How “Independent” Can It Be?
Perhaps the biggest reason people are (and should be) skeptical of the investigative report is that “independent” investigation teams like this one—and I note, in this regard, that the report for the Urban Meyer investigation team used the words “independent” or “independently” about 20 times in describing the team’s work—are anything but, at least in the sense that they are paid hundreds of thousands if not millions of dollars by their clients (in this instance, OSU) for this project and (hopefully) for future projects for this and similar clients.
Let me be clear: I do not cast aspersions on Ms. White, Mr. Sarratt, or the Debevoise firm. Indeed, from what I know these folks are highly capable and professional lawyers who work for a venerable and highly successful law firm. But that’s what they are – lawyers who work for a pricey law firm. Which means they have clients to keep happy in a given case, and would-be clients to woo in future cases. The pressure on partners in large law firms today—who often charge over $1,000/hour for their services and who often make well into the seven figures—to retain and bring in new business is intense. Indeed, partnership in large firms is much less secure than it was a generation ago, and the overriding consideration for continuing tenure at many firms is what you have done for the firm—in terms of revenues generated—lately. In this environment, it would seem a tall order for lawyers who do investigations in these types of matters—where the results are going to become public and the university would obviously prefer not to have its high-profile coaches and leaders thought of as liars—not to be influenced by the outcome they know would make their client happiest. In addition to these increasingly brutal market pressures is the important fact that lawyers generally serve as advocates for their clients and thus develop an advocacy mindset. This is true even for former prosecutors who are now defense counsel; while they were in the government they may have been zealously pro-prosecution, but making a living representing defendants tends to make one pro-defense.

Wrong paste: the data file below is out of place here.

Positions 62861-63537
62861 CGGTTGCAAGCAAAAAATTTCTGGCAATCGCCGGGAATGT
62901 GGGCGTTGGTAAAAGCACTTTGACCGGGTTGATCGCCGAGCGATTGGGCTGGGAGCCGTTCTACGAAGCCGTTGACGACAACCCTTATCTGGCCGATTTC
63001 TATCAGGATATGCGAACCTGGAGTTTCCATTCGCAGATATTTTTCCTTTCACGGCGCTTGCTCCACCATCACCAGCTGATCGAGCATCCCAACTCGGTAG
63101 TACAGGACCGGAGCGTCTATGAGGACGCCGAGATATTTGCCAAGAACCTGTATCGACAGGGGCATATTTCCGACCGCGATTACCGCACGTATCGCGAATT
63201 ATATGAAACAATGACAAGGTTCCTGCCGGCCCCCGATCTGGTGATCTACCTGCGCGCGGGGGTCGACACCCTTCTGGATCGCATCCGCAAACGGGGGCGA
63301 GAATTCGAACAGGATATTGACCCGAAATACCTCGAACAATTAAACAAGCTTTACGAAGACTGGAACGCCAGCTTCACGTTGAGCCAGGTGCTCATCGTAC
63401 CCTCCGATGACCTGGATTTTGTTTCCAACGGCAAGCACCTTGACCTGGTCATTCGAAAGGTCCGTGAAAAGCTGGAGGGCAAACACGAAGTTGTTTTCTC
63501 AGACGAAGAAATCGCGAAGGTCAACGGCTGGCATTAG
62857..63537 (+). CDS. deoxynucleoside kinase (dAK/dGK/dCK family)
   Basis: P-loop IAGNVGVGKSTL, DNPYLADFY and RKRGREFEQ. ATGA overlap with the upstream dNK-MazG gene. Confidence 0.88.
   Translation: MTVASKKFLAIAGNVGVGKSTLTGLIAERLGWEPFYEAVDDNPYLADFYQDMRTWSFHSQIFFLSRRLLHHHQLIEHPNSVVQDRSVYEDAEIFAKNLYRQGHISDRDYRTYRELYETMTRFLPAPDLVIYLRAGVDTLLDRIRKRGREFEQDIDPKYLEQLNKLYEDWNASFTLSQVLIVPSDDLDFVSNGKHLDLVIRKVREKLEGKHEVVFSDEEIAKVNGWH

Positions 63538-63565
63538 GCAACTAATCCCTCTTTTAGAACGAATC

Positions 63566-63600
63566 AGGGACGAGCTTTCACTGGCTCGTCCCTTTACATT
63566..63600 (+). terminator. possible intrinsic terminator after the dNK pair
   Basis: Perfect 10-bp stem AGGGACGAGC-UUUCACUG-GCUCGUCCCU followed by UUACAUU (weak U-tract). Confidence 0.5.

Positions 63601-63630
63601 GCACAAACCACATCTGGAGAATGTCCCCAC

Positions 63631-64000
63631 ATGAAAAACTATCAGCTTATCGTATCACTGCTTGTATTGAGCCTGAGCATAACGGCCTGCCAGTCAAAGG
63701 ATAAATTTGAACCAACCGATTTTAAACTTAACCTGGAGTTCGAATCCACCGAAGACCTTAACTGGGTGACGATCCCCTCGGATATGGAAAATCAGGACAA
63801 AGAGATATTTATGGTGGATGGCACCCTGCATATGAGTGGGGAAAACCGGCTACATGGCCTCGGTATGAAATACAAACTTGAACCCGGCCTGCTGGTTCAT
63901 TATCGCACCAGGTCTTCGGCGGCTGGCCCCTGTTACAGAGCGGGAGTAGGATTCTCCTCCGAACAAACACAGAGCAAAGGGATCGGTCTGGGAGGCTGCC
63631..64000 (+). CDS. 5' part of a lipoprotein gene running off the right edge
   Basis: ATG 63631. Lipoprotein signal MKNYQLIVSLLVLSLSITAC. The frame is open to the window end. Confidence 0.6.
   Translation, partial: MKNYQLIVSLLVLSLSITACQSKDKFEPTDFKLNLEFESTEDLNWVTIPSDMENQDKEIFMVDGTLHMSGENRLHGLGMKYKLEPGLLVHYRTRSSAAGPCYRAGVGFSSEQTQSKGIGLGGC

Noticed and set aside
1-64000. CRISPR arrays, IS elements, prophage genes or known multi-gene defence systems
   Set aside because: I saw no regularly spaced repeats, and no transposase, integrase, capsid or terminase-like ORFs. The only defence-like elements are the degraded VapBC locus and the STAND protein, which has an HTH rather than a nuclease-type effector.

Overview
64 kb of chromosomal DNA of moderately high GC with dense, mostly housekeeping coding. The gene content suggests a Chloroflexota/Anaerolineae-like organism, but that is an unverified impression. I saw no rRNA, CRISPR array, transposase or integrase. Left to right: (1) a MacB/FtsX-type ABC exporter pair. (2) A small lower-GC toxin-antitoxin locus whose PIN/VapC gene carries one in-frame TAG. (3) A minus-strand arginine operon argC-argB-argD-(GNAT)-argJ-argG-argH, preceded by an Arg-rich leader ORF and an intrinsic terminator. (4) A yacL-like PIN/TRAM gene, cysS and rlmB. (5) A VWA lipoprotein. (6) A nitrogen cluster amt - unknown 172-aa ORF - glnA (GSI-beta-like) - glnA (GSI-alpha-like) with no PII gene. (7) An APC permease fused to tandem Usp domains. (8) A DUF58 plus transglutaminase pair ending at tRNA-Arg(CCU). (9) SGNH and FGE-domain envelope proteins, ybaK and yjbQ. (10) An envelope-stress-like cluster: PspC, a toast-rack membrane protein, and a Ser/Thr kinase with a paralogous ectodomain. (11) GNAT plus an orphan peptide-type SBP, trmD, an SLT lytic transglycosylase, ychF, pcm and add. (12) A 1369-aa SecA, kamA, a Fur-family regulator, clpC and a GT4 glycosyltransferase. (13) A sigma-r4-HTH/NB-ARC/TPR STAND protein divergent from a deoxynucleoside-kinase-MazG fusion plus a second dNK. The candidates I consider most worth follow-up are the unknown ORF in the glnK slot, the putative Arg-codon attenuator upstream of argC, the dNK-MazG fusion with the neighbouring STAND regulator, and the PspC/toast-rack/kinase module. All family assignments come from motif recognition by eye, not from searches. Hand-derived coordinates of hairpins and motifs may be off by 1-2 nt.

Even if I am wrong about the magnitude of the implicit yet inevitable bias inherent in large law firm lawyers conducting so-called independent investigations of this kind, the perception of bias among outside observers looms large. And we know that perceptions of independence—or the lack thereof—can be as important in the justice system as actual independence.